Community Resettlement Prospects in Southeast Louisiana: A Multidisciplinary Exploration of Legal, Cultural, and Demographic Aspects of Moving Individuals and Communities. An Issue Paper of the Tulane Institute on Water Resources Law & Policy September 2014.
From the report:
This paper is a multidisciplinary approach to framing the potential for community resettlement in Southeast Louisiana. The paper has three sections: a survey of legal mechanisms used by the federal government to relocate individuals and resettle communities; a history of community dislocation in Southeast Louisiana; and a demographic analysis of the Louisiana communities facing the highest risk of displacement. …
Despite a variety of legal mechanisms available to the federal government when it wishes to move people, history has shown that implementing and properly funding such projects takes many key elements lining up and remaining aligned for the duration of the project. A local history has led to inherent distrust of government programs that could potentially help Louisiana communities. Those in harm’s way have a demographic profile largely of marginalized populations. These issues combine to create in Southeast Louisiana a difficult environment for successfully moving people away from environmental hazards while allowing them to keep their communities and cultures intact.
The report assumes that the Master Plan will provide 500 year protection to the urban areas and 100 year protection to most of the rest, and that it will all get built on time, before there is another storm. This leaves 15% of the census tracks at risk, but that is only a tiny % of the population. In their final conclusions they seem to be saying that relocation is so expensive and difficult that maybe we should think about spending more money and protecting everything. Thus the report finds that it would be difficult to move the easiest populations. The Master Plan is unlikely to be built at all, and even if built, will not provide 500 year protection anywhere. This report must be read as saying that retreat, at least in the politically sensitive way that the authors desire, is impossible. This leaves the specter of retreat driven by catastrophic community disasters, which is not an attractive alternative. At heart, this report does not really engage that the alternative to relocation for these communities is obliteration. With that as an alternative, might it be possible to come up with a relocation/retreat strategy that is possible, if not ideal?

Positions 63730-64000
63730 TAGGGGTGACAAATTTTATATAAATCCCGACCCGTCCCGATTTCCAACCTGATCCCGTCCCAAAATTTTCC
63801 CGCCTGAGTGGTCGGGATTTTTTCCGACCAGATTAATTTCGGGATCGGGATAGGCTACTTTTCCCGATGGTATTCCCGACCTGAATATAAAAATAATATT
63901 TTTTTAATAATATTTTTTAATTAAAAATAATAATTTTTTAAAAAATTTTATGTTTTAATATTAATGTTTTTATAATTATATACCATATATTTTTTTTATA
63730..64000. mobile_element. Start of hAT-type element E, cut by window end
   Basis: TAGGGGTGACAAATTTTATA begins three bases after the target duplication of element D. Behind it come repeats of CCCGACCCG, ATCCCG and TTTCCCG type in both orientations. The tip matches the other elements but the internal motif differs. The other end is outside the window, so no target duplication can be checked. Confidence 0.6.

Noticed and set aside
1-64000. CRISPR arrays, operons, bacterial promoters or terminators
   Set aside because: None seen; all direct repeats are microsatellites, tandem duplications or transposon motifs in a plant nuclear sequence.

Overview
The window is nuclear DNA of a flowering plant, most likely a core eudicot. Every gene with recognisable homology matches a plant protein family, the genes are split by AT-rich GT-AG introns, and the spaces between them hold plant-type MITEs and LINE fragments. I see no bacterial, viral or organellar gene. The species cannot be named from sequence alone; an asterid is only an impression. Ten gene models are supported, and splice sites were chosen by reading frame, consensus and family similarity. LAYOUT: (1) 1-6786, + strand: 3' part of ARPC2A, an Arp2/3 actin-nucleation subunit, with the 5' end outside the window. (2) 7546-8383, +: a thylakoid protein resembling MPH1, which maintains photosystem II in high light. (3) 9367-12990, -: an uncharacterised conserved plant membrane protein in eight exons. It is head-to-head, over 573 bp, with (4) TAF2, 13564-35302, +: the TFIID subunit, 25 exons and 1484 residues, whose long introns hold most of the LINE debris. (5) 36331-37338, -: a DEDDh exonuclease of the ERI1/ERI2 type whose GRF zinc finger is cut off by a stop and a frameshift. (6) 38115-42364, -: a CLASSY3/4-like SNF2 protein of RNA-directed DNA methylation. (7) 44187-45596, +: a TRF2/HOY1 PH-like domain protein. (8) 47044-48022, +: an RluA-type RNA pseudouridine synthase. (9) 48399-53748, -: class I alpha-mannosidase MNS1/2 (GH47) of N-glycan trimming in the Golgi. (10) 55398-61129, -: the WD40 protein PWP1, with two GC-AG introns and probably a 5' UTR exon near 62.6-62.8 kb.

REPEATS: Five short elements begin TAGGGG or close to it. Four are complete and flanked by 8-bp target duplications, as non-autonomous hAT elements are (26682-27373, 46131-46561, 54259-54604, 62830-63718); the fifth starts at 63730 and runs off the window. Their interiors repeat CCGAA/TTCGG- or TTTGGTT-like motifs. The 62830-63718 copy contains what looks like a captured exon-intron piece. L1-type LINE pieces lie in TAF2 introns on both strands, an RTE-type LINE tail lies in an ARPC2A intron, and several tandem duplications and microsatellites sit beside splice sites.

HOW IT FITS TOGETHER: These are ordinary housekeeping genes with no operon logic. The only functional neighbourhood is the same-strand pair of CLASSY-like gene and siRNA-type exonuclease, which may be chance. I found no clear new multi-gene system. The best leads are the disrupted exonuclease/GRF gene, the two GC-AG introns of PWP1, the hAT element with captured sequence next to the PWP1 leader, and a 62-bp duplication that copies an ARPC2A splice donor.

Problems are always easier to solve if you ignore the hard parts.